VOICES Voices Icon Ideas and Insight From Explorers


David Maxwell Braun

of National Geographic

David Braun is an 18-year veteran of National Geographic, currently serving as Director of Outreach in Digital Publishing. He also directs his popular National Geographic Voices blog and helps manage the Society's side of the Fulbright-National Geographic Digital Storytelling Fellowship.

David's 40-year journalism career in the U.S., UK, and South Africa gives him global perspective and experience across the media landscape. He's covered Congress, the White House, international legislatures, and the United Nations, and been published/broadcast by the BBC, CNN, AP, UPI, National Geographic, De Telegraaf, Travel World, and the Johannesburg Star.

Assignments in more than 70 countries included traveling with Nelson Mandela in North America and Bill Clinton in Africa, and covering political negotiations hosted by Fidel Castro in Havana. As a member of the National Geographic Expeditions Council, and media representative to the Committee for Research and Exploration, David has accompanied Nat Geo explorers and scientists to 69 field sites in 14 countries. He has been a featured lecturer on National Geographic Expeditions to the Galapagos, Svalbard, and Wildlife of the World.

David has served as a member/executive of journalist guilds, press clubs, editorial committee of Online Publishers Association and other professional groups. He was a WMA Magazine of the Year Awards judge (2010-2012). He has more than 120,000 followers on Twitter, Facebook and other social media.

Encounters With the Birds of Hawai’i Volcanoes

KIPUKAPUAULU–Within an area Hawaiians hold sacred, the realm of the gods thousands of feet above the ocean on Big Island, a spectacular biodiversity hot spot known locally as “Bird Park” is an excellent place to observe and hear the avian species of Hawai’i Volcanoes National Park. Our group reporting for the early morning bird count during the National Park Service/National…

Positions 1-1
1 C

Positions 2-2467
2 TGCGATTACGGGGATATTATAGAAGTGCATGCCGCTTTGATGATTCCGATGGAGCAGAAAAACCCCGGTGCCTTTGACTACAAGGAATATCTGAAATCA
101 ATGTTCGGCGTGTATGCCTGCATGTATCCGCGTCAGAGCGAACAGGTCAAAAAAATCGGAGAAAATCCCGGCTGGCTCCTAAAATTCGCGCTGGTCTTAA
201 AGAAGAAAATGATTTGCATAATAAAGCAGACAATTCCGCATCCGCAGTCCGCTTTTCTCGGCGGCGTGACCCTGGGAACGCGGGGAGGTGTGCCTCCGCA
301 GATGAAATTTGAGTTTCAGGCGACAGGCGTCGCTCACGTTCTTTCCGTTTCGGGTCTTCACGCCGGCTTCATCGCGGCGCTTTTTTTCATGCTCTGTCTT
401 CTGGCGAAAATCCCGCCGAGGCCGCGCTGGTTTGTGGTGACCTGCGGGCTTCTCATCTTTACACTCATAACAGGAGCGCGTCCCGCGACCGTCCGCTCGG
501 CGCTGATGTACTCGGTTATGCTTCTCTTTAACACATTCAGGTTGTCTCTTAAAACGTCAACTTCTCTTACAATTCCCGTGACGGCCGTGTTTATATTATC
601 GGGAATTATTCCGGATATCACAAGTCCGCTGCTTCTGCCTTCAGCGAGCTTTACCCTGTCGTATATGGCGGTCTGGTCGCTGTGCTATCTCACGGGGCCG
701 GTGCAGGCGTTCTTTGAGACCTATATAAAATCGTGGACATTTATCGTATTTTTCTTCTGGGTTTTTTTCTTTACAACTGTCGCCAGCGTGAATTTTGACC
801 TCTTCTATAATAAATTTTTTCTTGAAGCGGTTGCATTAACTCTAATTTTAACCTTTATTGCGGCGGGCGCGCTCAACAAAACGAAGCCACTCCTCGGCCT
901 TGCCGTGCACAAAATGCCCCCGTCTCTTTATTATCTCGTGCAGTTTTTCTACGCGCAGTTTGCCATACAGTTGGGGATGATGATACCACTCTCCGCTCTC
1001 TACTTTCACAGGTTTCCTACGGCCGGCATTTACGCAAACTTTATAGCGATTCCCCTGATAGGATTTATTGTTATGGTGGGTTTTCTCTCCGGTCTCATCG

Jumping Spiders Among 22 New Species Added to Hawai’i Park List

With the numbers still coming in from scientists, the 24-hour BioBlitz in Hawaii Volcanoes National Park has so far formally identified more than 400 species. Jumping spiders were among at least 22 species until now not recorded for the park. The official report presented at the end of the BioBlitz: Hawai’i Volcanoes encompasses a vast landscape that…

BioBlitz Moves to Washington, D.C. in 2016

In celebration of the 100th anniversary of the founding of the U.S. National Park Service, the tenth in a series of annual BioBlitzes hosted by the service and the National Geographic Society will be held in parks in the Washington, D.C. area. But in a first for the BioBlitz, the event next May will also be…

BioBlitz 2015: Where Hawaiian Culture Meets Science

Hawai’i Volcanoes National Park — Part scientific endeavor, part outdoor classroom excursion, and part celebration of biodiversity and culture, the 2015 BioBlitz hosted by the National Geographic Society and the National Park Service has gathered some 200 scientists, park rangers, and journalists in Hawaii’s iconic Volcanoes National Park this weekend. The objective is to see how…

Traditional Knowledge Helps Understand Nature in Every Sense

Hawai’i Volcanoes National Park Cultural Anthropologist, Keola Awong, discusses the importance of approaching this week’s BioBlitz in the protected space using every sense, as well as a deep understanding and appreciation of the ancient sanctity of the place. The 24-hour species inventory is the ninth in a series of similar events in the run-up to next…

From Snapshot to Science: Photos of Biodiversity as Useful Records

By Carrie Seltzer When was the last time you took a photo of an interesting insect or flower? Did you do anything with that photo? Sharing your photos can be about more than photography — it’s about what those photos represent. For many kinds of organisms, photos with clear documentation about where and when they…

Learn the Moves of the BioBlitz Dance